The government’s emphasis on housing does not necessarily make the house a home. Last year saw consultation on the Planning White Paper, which proposed changes to the planning system to “finally build the homes we all need”.
But how do we enable those housing developments to encourage greater community cohesion while also ‘Building Better, Building Beautiful’?
Healthcare, education and green spaces are also vital to creating flourishing communities, as are employment, retail, and logistics provisions. The Planning White Paper was light on all of this – is it a ‘housing’ white paper by another name?
The pandemic continues to impact our high street. Class E consolidates retail and commercial use classes together with some community uses. It is intended to give the high street the flexibility it needs to recover, as changing between these uses no longer requires planning permission. But is this the freedom the market needs? Too much flexibility may fail at ‘Building Better, Building Beautiful’, and may create high streets that are incompatible with neighbouring uses.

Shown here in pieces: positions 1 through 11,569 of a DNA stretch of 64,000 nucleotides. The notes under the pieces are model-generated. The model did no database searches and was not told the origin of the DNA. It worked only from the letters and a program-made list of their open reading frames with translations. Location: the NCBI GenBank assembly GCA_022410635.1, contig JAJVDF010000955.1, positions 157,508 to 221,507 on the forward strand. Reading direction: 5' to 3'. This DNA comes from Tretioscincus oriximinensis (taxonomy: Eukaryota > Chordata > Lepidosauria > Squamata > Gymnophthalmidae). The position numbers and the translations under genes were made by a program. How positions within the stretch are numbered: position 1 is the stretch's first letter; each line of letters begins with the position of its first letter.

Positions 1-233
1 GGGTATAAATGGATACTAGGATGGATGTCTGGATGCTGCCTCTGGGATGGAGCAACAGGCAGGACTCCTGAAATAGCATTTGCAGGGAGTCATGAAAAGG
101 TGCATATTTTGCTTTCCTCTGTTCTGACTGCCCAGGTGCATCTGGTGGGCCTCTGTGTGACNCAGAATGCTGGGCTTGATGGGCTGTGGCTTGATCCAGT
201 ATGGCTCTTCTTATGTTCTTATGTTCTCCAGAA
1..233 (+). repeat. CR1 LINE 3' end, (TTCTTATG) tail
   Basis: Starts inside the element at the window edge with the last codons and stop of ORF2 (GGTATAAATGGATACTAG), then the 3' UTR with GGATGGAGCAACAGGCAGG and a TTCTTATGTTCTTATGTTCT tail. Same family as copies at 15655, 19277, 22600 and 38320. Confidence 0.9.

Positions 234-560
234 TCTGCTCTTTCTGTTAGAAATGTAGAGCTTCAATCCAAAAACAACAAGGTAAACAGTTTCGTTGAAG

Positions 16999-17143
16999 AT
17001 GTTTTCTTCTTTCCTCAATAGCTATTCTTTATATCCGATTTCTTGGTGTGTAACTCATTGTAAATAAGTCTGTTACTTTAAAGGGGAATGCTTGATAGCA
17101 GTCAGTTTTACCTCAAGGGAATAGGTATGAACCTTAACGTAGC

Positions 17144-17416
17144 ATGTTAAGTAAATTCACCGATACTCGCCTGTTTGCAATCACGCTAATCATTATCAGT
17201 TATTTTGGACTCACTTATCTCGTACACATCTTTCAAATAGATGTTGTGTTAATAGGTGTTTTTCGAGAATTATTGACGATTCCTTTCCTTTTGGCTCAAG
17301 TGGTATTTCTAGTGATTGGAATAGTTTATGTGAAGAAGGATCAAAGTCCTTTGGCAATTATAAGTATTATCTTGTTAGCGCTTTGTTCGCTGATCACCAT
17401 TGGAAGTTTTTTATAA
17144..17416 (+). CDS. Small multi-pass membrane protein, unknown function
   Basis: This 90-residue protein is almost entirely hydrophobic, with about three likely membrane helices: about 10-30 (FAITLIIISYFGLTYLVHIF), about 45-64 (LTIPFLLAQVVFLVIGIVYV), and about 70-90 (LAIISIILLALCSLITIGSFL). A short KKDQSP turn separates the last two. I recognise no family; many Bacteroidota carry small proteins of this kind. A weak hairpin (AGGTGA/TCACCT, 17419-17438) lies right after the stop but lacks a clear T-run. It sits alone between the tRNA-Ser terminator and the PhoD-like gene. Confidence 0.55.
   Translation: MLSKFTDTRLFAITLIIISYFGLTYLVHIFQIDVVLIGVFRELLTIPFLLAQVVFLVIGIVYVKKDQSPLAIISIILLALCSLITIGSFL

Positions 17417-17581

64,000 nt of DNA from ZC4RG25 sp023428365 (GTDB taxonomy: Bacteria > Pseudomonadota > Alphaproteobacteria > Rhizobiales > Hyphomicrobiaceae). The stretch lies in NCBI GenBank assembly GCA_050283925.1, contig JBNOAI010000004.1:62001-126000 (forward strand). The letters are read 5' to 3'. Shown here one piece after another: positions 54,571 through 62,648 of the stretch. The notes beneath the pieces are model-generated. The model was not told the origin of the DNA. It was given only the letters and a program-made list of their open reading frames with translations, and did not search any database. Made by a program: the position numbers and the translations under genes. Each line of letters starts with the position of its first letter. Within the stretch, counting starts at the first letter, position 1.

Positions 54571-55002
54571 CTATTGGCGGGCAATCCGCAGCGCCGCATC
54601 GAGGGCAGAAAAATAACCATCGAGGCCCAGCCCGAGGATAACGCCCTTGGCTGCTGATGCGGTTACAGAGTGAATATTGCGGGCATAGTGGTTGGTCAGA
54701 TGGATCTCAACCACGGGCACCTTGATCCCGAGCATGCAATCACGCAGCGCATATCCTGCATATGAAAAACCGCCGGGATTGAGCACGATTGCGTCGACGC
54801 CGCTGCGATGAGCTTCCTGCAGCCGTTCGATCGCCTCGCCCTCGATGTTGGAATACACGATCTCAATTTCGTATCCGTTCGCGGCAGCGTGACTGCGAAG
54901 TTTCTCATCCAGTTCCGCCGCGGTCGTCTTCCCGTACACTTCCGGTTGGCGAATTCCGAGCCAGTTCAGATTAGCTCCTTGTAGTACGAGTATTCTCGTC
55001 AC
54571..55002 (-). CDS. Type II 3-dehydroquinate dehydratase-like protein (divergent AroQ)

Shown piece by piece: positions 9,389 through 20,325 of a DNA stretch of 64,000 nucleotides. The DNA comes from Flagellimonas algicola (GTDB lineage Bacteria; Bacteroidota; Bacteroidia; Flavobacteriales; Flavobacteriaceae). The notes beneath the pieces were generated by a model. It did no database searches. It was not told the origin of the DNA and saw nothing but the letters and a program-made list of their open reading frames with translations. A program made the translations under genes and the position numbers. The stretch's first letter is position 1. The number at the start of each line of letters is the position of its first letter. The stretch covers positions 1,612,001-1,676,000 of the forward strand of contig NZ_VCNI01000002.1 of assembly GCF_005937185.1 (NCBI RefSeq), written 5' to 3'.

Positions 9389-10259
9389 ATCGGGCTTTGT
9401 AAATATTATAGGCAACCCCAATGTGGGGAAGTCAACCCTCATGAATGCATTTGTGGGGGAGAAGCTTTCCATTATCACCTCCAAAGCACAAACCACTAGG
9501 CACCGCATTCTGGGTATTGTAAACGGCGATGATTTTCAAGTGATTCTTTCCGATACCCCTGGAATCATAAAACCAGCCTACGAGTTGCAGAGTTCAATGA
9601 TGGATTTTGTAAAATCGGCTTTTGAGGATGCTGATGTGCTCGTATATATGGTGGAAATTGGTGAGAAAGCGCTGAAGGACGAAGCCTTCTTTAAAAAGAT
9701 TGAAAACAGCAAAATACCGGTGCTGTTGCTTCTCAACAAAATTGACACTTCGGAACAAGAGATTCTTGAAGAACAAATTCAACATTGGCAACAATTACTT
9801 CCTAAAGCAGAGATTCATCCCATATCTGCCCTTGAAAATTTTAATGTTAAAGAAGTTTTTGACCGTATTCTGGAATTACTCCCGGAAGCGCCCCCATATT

Will a proposed permitted development right from Class E to residential provide landlords with a much-needed cash injection? The impact of the proposed rights extends far beyond the traditional high street, applying to the vast majority of offices, dentists, GP surgeries, retail parks, business parks, gyms, nurseries, and light industrial units. This could have a devastating and lasting impact on any business, industrial or retail district, losing vital services and leaving those much-needed homes in the wrong place.
There is a clear conflict between the duty to plan for a balance of uses, the introduction of Class E and the heavy emphasis on housing in the Planning White Paper. Town-centre-first policies for retail and offices are now largely unenforceable following the introduction of Class E. Without successful employment and leisure areas, and with too much emphasis on housing alone, we risk creating one big suburb with no facilities or community left.
Stuart Tym is a senior associate solicitor at Irwin Mitchell